TVA/TDOT To Hold Public Meeting On Improvements To State Route 28
January 11, 2011
CROSSVILLE, Tenn. — The Tennessee Valley Authority and the Tennessee Department of Transportation will hold a public meeting on Thursday, Jan. 20, to receive comments on the impact to historic properties from the proposed widening of state Route 28 in Crossville.
The state transportation department plans to widen state Route 28 (U.S. Highway 127) from south of Saw Mill Road to Hayes Street/Cleveland Street in Crossville.
The public meeting will be held from 4 p.m. to 6 p.m. CST at the Art Circle Library, Cumberland Room A, 3 East St., Crossville, Tenn.
The proposed construction includes channel and stream relocations, a new culvert installation, modification of existing culverts, utility line crossings and relocations, and permanent and temporary wetland impacts.
TVA, in consultation with the Tennessee State Historic Preservation Office, has determined the project has some adverse affects on historic properties. As a federal permitting agency, TVA must comply with requirements of the National Historic Preservation Act.
TDOT representatives will be available to discuss the project and TVA staff will provide information on the permitting process and compliance with Section 106 of the National Historic Preservation Act. Large maps showing the project will be on display at the meeting.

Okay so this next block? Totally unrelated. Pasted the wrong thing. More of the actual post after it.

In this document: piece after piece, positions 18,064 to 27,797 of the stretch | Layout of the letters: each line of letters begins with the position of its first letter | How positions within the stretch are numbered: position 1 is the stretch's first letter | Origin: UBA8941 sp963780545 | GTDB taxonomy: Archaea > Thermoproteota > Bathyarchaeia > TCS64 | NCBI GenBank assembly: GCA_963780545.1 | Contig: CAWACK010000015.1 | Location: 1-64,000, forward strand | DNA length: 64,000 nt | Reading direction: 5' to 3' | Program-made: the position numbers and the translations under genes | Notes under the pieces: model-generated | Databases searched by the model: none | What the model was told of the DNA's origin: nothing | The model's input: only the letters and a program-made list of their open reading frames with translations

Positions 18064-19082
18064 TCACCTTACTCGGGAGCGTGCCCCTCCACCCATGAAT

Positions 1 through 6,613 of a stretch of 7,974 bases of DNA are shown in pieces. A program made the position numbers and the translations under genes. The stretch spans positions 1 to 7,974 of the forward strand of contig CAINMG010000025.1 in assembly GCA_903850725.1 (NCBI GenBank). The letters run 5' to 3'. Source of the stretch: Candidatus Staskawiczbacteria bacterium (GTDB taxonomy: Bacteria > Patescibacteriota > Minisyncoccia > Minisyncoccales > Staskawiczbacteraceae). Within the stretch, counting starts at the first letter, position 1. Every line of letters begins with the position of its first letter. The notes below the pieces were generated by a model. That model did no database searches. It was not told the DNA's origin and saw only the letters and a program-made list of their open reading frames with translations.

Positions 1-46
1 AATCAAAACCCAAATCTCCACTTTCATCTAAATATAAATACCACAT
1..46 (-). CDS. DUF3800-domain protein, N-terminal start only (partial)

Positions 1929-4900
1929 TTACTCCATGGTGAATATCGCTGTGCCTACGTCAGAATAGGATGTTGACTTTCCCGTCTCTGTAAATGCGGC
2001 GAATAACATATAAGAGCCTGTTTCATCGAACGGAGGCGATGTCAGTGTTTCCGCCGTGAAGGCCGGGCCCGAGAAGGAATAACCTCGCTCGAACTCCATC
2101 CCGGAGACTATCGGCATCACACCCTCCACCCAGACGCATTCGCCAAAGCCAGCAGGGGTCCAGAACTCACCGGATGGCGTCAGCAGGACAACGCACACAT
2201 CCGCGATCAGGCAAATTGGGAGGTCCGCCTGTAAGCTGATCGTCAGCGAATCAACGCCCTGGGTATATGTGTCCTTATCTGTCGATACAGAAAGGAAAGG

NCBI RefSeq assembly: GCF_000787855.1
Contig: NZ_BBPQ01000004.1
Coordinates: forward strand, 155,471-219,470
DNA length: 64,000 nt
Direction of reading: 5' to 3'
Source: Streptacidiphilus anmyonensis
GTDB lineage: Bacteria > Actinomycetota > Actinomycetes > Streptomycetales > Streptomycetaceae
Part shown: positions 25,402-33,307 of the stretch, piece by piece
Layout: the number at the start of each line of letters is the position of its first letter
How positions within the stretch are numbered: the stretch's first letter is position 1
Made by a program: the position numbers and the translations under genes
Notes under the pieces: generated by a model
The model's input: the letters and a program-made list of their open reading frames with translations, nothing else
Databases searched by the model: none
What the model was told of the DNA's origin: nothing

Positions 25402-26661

An Historical/Architectural Assessment completed by TDOT can be viewed at www.tva.com/river/landandshore/sr_28.html. Comments or questions can be submitted to Anthony Summitt at firstname.lastname@example.org; or Anthony Summitt, TVA, 106 Tri-Cities Business Park Drive, Johnson City, Tenn. 37615; or (423) 467-3811.
All written comments must be received by Feb. 4, 2011. Any written comments received, including names and addresses, will become part of the administrative record and available for public inspection.
The Tennessee Valley Authority, a corporation owned by the U.S. government, provides electricity for utility and business customers in most of Tennessee and parts of Alabama, Mississippi, Kentucky, Georgia, North Carolina and Virginia – an area of 80,000 square miles with a population of 9 million. TVA operates 29 hydroelectric dams, 11 coal-fired power plants, three nuclear plants and 11 natural gas-fired power facilities that can produce about 34,000 megawatts of electricity, delivered over 16,000 miles of high-voltage power lines. TVA also provides flood control, navigation, land management and recreation for the Tennessee River system and works with local utilities and state and local governments to promote economic development across the region. TVA, which makes no profits and receives no taxpayer money, is funded by sales of electricity to its customers. Electricity prices in TVA's service territory are below the national average.
Barbara Martocci, Knoxville, (865) 632-8632
Media Relations, Knoxville (865) 632-6000